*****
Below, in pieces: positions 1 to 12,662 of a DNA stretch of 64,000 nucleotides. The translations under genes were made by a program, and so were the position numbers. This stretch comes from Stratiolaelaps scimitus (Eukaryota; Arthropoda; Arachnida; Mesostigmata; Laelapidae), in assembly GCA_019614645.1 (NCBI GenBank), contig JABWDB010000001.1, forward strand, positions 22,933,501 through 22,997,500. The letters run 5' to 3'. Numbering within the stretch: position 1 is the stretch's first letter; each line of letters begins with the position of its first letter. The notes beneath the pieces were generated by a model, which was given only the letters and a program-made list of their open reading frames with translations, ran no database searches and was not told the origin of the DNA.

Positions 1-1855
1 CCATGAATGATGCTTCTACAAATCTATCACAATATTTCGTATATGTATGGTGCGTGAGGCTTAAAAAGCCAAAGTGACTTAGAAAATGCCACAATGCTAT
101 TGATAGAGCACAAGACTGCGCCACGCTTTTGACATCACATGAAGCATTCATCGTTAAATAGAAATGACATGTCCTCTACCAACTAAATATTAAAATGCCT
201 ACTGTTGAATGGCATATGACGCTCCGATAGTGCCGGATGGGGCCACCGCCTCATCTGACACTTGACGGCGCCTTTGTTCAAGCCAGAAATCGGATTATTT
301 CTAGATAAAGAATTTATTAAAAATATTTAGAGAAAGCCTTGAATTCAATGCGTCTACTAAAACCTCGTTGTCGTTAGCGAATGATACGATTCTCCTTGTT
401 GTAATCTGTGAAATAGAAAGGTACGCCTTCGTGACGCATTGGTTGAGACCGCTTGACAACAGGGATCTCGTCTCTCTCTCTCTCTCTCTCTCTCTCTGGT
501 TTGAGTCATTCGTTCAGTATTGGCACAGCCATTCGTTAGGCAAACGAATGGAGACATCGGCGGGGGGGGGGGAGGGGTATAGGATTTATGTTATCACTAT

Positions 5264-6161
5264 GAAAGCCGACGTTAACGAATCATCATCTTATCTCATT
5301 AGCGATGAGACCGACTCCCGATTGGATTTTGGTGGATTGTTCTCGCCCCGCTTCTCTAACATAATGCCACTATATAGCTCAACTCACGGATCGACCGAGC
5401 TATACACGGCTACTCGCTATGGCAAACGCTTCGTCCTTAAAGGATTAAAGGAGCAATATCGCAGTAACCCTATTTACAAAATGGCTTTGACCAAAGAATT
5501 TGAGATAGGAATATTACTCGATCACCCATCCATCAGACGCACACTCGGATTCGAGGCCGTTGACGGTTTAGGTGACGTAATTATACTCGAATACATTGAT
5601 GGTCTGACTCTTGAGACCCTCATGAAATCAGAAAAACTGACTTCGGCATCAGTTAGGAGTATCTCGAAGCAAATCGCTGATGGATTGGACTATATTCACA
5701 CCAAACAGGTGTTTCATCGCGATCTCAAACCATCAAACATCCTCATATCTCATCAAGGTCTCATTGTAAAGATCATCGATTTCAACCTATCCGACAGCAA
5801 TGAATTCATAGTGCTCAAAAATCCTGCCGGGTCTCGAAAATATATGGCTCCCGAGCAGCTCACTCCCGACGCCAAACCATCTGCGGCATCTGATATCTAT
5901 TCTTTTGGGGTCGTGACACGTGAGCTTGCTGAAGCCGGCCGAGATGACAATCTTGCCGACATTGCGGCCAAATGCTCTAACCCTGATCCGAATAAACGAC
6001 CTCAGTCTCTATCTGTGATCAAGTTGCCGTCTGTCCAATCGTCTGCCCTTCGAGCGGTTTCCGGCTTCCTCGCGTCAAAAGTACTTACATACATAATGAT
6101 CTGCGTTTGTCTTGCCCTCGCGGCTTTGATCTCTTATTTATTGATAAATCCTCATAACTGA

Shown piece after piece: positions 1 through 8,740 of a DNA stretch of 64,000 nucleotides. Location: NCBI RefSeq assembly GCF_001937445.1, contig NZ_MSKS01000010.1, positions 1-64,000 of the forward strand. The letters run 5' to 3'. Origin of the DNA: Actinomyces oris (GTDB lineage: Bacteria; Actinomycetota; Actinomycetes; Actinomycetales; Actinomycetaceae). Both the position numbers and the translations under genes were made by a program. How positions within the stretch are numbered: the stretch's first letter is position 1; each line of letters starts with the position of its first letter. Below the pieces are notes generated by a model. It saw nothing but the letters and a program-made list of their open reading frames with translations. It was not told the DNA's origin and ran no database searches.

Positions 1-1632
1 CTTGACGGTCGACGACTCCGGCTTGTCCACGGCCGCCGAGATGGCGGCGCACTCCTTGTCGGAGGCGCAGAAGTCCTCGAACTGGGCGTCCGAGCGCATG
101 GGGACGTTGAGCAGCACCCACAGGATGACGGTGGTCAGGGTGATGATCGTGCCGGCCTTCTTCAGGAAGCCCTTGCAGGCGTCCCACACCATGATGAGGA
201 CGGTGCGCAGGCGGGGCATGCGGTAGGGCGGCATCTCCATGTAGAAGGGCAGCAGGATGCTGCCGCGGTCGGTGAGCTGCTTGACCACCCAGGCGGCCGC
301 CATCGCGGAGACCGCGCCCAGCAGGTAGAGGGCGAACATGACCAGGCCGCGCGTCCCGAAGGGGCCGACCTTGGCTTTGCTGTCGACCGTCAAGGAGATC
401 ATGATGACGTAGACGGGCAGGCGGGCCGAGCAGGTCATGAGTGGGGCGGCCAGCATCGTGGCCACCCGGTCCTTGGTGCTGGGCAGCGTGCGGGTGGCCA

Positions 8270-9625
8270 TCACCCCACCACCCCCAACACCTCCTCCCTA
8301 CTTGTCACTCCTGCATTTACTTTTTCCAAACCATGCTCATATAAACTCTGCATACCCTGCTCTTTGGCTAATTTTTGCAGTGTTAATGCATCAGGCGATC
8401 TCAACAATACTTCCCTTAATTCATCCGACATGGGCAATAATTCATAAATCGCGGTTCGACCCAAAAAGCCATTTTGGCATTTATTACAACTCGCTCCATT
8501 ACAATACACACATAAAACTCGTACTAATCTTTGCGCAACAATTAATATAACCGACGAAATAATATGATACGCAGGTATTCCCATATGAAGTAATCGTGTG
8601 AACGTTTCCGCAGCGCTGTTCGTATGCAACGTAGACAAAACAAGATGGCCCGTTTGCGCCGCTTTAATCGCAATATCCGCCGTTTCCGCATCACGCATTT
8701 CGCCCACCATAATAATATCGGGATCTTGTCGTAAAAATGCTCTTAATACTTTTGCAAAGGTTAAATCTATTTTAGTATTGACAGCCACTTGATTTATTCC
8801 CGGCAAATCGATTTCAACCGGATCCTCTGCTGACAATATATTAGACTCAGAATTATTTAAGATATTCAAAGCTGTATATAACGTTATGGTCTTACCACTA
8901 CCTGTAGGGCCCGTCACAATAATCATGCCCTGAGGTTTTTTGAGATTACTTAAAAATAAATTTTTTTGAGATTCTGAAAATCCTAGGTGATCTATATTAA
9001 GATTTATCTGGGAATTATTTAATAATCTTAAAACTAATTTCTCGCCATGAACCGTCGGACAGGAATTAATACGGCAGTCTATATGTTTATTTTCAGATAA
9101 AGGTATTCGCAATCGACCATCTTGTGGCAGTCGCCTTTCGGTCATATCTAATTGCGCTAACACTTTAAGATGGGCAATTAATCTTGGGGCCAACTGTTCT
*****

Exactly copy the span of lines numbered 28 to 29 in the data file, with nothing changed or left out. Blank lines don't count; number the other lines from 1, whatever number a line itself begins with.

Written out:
8270 TCACCCCACCACCCCCAACACCTCCTCCCTA
8301 CTTGTCACTCCTGCATTTACTTTTTCCAAACCATGCTCATATAAACTCTGCATACCCTGCTCTTTGGCTAATTTTTGCAGTGTTAATGCATCAGGCGATC